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By January 7, 2019 Read More →

Severe weather warning

From Jerusalem weather forecasts FB page:

Not so thrilling chance of snow Tuesday night – here are all the fun details:
(TLDR FORECAST at the bottom)

Ok, hey everybody! I know it’s been a while. That’s partly due to being busy with other work, but also due to the lacklusterness of all of the snowstorm potential we’ve had so far.

As many of you read before, there were indications a few weeks ago that the first week of January could be a snowy and wintery period. The CFS long-range model had consistently forecasted a cold Russian trough diving south toward Israel thanks to a warm air ridge over Europe. So indeed, this weather pattern did develop, but we just didn’t cash in the opportunity. The ridge over Europe developed too west (thanks to a negative NAO) and the resulting cold air trough dug down too positive – which is a technical way of saying that it slanted westward away from us sending most of the cold air into Greece and Turkey. As I’ve said many times, getting snow in Jerusalem is tough – it requires so many factors falling into place just right, and often, those factors don’t – hence the reason why statistically speaking – Jerusalem receives accumulating snow once every 4 years.

But with that said, there’s a small chance we’ll see our vibe shift slightly more snowy with a storm approaching tomorrow Tuesday night into Wednesday morning. Now before I go into it, let me just say this will most likely not be a memorable storm at all. I will even say that chances of it just being a cold rain with some ice mixed in is much more likely to happen than there being snow.

BUT – there are some significant factors in place that warrant a post, and let me explain why. If you look at the two pictures I posted, you will first see the upper-level 500mb heights forecast map for late Tuesday. You can see our important warm air ridge over Europe, and then the cold air trough from the north diving south toward Israel. Notice though, that the trough looks unrefined, and has a curvy feature due to a low-pressure system or shortwave positioned inside it over northeast Europe. This wave of energy, unfortunately, limits just how south the bottom part of the trough can dig into Israel and is also forecasted to continue this bad trend of diving too far west/positively tilted in the following days after our storm. So not only does this limit the southward motion of the upper-level cold, but it also forces the trough to pull westward from us for several days after Tuesday.

However, since there is still some downward motion to the trough, it is successfully able to push a lot of significant lower level cold at 850mb into Israel – and this is what you see in the second picture. This means that we’ll have our coldest temps so far this winter on the ground level this coming Tuesday into Wednesday. However, whenever we don’t experience the right amount of upper-level cold that we need, storms do not produce powerful convective precipitation that results in memorable snows. Often, in these situations, much of the precipitation in the atmosphere overhead does start off as snow (since the 850mb is below 0 and 700mb levels are around -10, which is sufficient for snow formation), but that cold does not get drawn down to the surface since the precipitation ends up being more sparse and the storm overall is just less “energetic.” This usually just leaves us with a good ole cold rain, mixed with ice.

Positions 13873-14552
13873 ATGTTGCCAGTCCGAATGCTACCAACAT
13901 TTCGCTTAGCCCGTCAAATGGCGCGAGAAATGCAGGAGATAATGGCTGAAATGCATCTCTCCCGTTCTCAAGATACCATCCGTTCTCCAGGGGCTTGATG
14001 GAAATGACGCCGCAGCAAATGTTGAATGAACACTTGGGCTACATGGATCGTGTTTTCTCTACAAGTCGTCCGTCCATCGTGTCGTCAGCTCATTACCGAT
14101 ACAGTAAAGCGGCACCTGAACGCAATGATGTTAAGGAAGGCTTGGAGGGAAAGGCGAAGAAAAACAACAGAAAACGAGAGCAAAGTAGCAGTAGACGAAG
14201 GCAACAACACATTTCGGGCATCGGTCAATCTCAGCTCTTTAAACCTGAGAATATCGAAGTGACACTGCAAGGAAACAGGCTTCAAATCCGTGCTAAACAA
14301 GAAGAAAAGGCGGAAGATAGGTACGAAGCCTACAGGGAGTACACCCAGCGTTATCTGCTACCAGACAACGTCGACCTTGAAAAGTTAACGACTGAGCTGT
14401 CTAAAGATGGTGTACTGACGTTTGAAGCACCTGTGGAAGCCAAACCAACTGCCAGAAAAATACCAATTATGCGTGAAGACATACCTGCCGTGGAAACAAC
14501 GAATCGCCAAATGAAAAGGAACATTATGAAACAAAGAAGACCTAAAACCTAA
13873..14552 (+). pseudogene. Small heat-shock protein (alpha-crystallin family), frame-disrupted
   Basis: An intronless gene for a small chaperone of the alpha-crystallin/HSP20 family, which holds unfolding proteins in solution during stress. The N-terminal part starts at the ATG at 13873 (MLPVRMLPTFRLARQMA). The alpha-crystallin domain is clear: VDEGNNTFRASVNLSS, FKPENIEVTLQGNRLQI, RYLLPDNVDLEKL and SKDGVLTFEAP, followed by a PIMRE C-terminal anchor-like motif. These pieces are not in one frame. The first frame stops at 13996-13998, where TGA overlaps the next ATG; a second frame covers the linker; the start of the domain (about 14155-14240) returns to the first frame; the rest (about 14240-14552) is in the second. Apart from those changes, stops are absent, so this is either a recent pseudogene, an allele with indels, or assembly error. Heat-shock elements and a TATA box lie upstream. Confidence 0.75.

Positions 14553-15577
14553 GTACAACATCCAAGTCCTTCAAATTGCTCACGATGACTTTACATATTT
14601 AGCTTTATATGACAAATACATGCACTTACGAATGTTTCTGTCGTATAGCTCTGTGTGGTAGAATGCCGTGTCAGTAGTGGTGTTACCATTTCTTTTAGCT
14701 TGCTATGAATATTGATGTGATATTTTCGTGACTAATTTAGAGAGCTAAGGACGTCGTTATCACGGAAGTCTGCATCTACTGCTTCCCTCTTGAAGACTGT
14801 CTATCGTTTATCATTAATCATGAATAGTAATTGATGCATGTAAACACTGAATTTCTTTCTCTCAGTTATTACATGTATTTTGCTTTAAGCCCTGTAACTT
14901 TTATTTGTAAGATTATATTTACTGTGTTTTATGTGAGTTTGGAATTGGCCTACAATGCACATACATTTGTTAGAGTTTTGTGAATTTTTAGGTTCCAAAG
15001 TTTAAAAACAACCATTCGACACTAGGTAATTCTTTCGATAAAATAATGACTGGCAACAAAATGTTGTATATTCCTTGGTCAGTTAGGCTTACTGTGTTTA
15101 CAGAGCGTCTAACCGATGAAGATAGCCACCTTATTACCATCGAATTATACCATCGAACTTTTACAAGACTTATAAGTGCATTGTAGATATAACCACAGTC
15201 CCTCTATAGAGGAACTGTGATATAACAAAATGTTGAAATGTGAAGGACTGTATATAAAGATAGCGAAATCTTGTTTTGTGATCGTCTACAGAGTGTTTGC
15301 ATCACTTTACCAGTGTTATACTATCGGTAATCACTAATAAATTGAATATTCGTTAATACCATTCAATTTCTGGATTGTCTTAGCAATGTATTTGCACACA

This is certainly why I am just not so pumped about the snow potential for tomorrow. However, just to be positive, I’ll throw in a couple of doses of optimism just for fun. Firstly, the models have trended toward keeping the northern storm in the cold air trough further north reducing the impact of the southern part of the trough diving down towards us. As a result, I have seen the 500mb temps trend colder the past few days, and there is still a chance they can trend cold enough to better produce the copious amounts of precipitation we’d need for a good storm.

Secondly, the storm is coming in a more westerly motion than our previous storm yesterday, which came in more northwesterly. Northwesterly storms typically pick up dust from the south and dry out much of the air before the precipitation arrives, keeping most of the precipitation north of Jerusalem (that’s why it was dusty yesterday morning and afternoon before the rain arrived and why most of yesterday’s precipitation occurred north of us). But with this upcoming storm and it’s westward motion, this is less likely to happen and the center of Israel/Jerusalem should receive more precipitation.

TLDR:
So, what’s my FORECAST?

TUESDAY MORNING – AFTERNOON: Winds will grow stronger, and cloud cover will increase. Temps will noticeably drop.

TUESDAY NIGHT – WEDNESDAY MORNING: Precipitation will begin falling as early as 6pm but will be at it’s strongest between 10pm to 6am. There is a 60% chance it will fall as rain mixed with ice pellets. There is a 30% chance, especially when precipitation falls down the heaviest, that it will turn into a clean wet snowfall, but with no accumulation. There is a 10% this event will be nothing but a cold rain the entire time.

WEDNESDAY MORNING and onward: Wednesday morning will be very cold, cloudy, with a small chance for rain from time to time. Onward into Thursday and beyond, temps will warm up and skies will be clear. There is no chance for rain or snow the rest of the week.

Quick and hopeful point to end off: There are a lot of indications that after this week, a cold and wintery weather pattern will return, and I am more hopeful than not that we’ll have another snow potential to start tracking. Stay tuned 🙂

Enjoy tomorrow and the rest of your week. And of course, don’t forget to pray for snow ❄️❄️⛄️⛄️🌨🌨 

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